Will continued struggles keep all seven Canadian teams out of the playoffs?

Hot and not

EichelJack Eichel, Buffalo Sabres
Eichel posted his third two-goal game of the season in the Sabres' 3-2 win over the Ottawa Senators, giving him 20 points in his past 18 games.

ReimerJames Reimer, Toronto Maple Leafs
Reimer has the second-best save percentage in the league (.932), but he's having trouble in the win column. He took the loss in the Leafs' 5-2 defeat at the hands of the Florida Panthers, the ninth loss for Reimer in his past 10 starts.

Will all seven teams from Canada miss the playoffs?

Pierre LeBrun@Real_ESPNLeBrun: Are we going to end up with no Canadian teams in the playoffs? That hasn't happened since 1969-70, but it is certainly a possibility this year. Five Canadian teams were in action Tuesday night and four of them lost. The free-falling Montreal Canadiens were swept in a home-and-home by he Columbus Blue Jackets; the inconsistent Senators dropped a home game to the Sabres; the Vancouver Canucks dropped a close one at home to the Nashville Predators; and the Toronto Maple Leafs were waxed in Florida by the Atlantic Division-leading Panthers. At least this was the plan for the Leafs, with coach Mike Babcock predicting more "pain" when he was hired during the offseason. But the Habs? My goodness, we've run out of ways to describe a team that's dropping out of the sky. Make it 19 losses in the past 24 games as the Canadiens enter a much-needed week off for the All-Star break. They're only three points out of the final playoff spot in the Eastern Conference, but it feels like 30. The Senators have weeks where they appear to be back on track, and then they drive head coach Dave Cameron crazy with poor efforts. They're a bubble team right to the end this season and it's going to be a 50/50 proposition for them. The retooling Canucks are two points behind the Arizona Coyotes for the third spot in the Pacific Division, although it's hard-charging Anaheim -- tied with Vancouver at 51 points -- that Arizona should really worry about. My money's on the Ducks. At least the Winnipeg Jets won last night, a much-needed victory over the Coyotes. It still leaves Winnipeg eight points out at the break, though, and I don't like their chances. So who makes it? Montreal? Ottawa? Vancouver? The Calgary Flames (currently eight points out of a wild-card spot)? It's not looking good for any of them, and if none make the playoffs it'll further strain the league's overall revenue and affect the salary cap.

Scott Burnside@ESPN_Burnside: First, I can't believe you're still mentioning Winnipeg in the playoff discussion, Pierre. The Jets are cooked. Sell, sell, sell. Calgary is also done like dinner. And while I've been impressed by Vancouver's resilience, the Canucks have already played 50 games and must jump two teams to get into a Pacific playoff spot, and three to get to a wild-card spot. Sorry, that's too much. Ottawa is interesting, but where's the leadership in that room? The Sens are tied with Montreal and have four teams to pass to get into the postseason bracket. Is it possible that Montreal, Ottawa and Vancouver all find a way to get it done after the break? Sure, given that the standings are so close they look like a crushed-up beer can, as Pierre likes to point out. I do love that image, but there is little to suggest any of them are capable of such a turnaround. I will not be the least bit surprised if the entire 2016 playoff tournament takes place below the 49th parallel. As I'm sure to be saying plenty between now and the end of the regular season, woe, Canada.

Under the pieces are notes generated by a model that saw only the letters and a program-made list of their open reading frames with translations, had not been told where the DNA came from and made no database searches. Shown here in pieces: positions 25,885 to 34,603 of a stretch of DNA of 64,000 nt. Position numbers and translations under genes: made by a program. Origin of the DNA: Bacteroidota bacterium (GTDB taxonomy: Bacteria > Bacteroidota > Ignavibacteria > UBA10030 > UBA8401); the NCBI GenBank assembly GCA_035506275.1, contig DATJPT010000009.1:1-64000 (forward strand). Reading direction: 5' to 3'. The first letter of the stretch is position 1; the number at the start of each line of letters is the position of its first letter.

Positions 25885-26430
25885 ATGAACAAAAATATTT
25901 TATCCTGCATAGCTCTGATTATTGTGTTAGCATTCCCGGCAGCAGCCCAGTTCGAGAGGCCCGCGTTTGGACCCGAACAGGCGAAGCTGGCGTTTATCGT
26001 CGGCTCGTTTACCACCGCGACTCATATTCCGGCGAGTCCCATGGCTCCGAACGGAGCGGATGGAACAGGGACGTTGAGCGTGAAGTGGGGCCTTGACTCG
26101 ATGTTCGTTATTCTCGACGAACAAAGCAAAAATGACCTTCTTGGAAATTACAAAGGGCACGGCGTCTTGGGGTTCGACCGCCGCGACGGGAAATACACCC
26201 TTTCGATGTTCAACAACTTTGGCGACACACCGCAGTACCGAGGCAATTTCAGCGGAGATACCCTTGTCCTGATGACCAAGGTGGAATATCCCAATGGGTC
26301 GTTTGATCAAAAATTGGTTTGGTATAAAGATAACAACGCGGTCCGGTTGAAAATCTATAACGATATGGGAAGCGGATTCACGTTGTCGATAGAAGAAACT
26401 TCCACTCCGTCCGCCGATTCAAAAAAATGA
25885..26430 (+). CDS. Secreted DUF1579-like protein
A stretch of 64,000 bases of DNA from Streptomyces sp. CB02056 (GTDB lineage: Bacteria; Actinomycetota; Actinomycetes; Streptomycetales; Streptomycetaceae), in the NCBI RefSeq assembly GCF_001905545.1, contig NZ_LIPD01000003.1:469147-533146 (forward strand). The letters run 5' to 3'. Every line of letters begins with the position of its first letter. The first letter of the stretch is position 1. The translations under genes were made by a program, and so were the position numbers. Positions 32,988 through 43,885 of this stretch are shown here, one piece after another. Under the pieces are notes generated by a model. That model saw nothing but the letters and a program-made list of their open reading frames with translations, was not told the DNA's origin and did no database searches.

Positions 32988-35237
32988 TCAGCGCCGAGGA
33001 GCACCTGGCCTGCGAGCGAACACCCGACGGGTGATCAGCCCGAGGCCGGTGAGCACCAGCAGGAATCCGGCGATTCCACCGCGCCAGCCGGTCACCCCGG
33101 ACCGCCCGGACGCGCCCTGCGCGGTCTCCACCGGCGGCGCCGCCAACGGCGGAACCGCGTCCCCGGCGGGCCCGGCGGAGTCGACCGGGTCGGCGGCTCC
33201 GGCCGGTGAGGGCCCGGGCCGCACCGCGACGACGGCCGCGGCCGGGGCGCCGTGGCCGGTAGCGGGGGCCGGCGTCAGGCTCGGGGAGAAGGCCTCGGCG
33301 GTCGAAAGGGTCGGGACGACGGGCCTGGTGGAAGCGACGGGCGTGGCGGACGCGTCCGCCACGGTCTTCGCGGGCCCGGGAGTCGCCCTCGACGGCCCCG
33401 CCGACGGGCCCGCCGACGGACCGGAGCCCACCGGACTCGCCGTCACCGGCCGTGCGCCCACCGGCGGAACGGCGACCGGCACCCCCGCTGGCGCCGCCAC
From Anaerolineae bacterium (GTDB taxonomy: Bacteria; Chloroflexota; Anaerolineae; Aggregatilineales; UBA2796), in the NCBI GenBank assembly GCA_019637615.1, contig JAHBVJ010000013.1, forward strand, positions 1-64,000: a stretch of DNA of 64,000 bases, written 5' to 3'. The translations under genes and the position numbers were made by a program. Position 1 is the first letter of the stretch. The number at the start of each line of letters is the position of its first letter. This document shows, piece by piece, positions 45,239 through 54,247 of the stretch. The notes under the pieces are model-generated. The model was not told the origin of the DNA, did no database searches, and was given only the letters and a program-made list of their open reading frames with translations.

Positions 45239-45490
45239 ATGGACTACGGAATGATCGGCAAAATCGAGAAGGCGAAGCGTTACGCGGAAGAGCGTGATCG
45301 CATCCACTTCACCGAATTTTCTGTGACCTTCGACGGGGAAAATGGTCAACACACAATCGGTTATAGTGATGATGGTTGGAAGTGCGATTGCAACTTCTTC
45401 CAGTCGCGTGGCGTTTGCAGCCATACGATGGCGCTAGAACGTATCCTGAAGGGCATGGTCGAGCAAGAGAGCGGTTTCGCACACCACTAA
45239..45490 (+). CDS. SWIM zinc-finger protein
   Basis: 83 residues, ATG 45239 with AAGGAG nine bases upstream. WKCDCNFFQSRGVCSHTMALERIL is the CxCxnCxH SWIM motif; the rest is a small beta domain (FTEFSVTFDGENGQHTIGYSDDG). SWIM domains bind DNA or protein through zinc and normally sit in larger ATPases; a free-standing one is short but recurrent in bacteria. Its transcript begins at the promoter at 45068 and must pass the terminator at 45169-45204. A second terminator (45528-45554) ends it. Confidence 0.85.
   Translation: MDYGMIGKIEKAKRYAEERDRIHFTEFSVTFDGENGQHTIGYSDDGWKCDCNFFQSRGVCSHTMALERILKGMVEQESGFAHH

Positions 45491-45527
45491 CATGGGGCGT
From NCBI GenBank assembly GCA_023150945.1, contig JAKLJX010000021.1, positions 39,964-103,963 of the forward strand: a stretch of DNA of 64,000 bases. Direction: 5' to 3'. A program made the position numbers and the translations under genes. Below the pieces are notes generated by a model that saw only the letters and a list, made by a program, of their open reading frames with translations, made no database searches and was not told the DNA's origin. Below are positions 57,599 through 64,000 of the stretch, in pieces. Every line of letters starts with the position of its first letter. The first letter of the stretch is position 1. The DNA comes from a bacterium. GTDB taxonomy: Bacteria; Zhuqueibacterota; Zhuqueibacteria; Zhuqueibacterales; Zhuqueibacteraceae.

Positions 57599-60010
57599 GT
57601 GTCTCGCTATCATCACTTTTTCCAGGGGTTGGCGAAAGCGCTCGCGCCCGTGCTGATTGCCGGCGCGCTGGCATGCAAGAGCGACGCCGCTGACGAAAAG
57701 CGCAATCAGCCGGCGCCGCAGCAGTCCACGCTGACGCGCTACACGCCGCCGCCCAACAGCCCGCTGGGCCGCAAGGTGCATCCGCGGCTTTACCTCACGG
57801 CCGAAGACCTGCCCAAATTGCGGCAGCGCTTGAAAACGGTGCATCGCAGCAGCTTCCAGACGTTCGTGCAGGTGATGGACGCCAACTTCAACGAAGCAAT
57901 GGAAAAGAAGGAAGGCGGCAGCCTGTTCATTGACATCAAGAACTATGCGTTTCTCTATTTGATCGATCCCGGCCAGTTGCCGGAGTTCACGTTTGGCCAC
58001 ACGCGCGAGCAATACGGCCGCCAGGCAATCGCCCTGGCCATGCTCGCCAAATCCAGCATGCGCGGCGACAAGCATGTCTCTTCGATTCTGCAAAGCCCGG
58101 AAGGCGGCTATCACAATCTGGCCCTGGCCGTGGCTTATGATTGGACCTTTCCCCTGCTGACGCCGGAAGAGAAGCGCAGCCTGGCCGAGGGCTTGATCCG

Joe McDonald@ESPNJoeyMac: My mind is blown by the current status of the Canadiens. Even when Carey Price was sidelined for an extended time due to a lower-body injury, I did not think Montreal would implode this badly. General manager Marc Bergevin addressed the team's problems last week and took full responsibility for the current state of the Canadiens, and also said coach Michel Therrien would remain behind the bench for the rest of the season. Bergevin may want to reconsider that. If the Canadiens continue to falter when they return from the All-Star break, Montreal should considered a coaching change. The issue, though, is who would replace Therrien. I don't know the answer, but it seems to be the only solution to shake up things in Montreal. As for the other Canadian clubs, one team north of the border has to earn a postseason berth, right? For the health of the league, I hope it happens. I believe it will. There's plenty of hockey remaining for one or more Canadian teams to make a surge. If Montreal misses out, though, it will be an epic fail for Bergevin, Therrien and the players who started the season with nine straight wins.

Craig Custance@CraigCustance: I'm with Joe. I admired Bergevin's public declaration that this was all on him. "I'm the guy who provides the players, I'm the guy who put this team together," he said during his press conference. "If it doesn't work, it's my fault." He also has the security of a contract extension signed in November that takes him through 2021-22, so it makes shouldering the blame a little bit more palatable. During a time in which firing the coach is too often the cop-out, I liked his public support for Therrien. But losing back-to-back games to Columbus made me reconsider. Maybe it's only fair to give Therrien an opportunity to turn things around when Price returns, but it might be too late by then. If I'm Bergevin, I see how the team performs after the All-Star breather, and if there's no change in the level of play I'm doing something, anything. A trade or a coaching change or something else. Because as Pierre noted, they're the only realistic Canadian playoff hope and a team that is simply too good to miss the postseason.

Around the league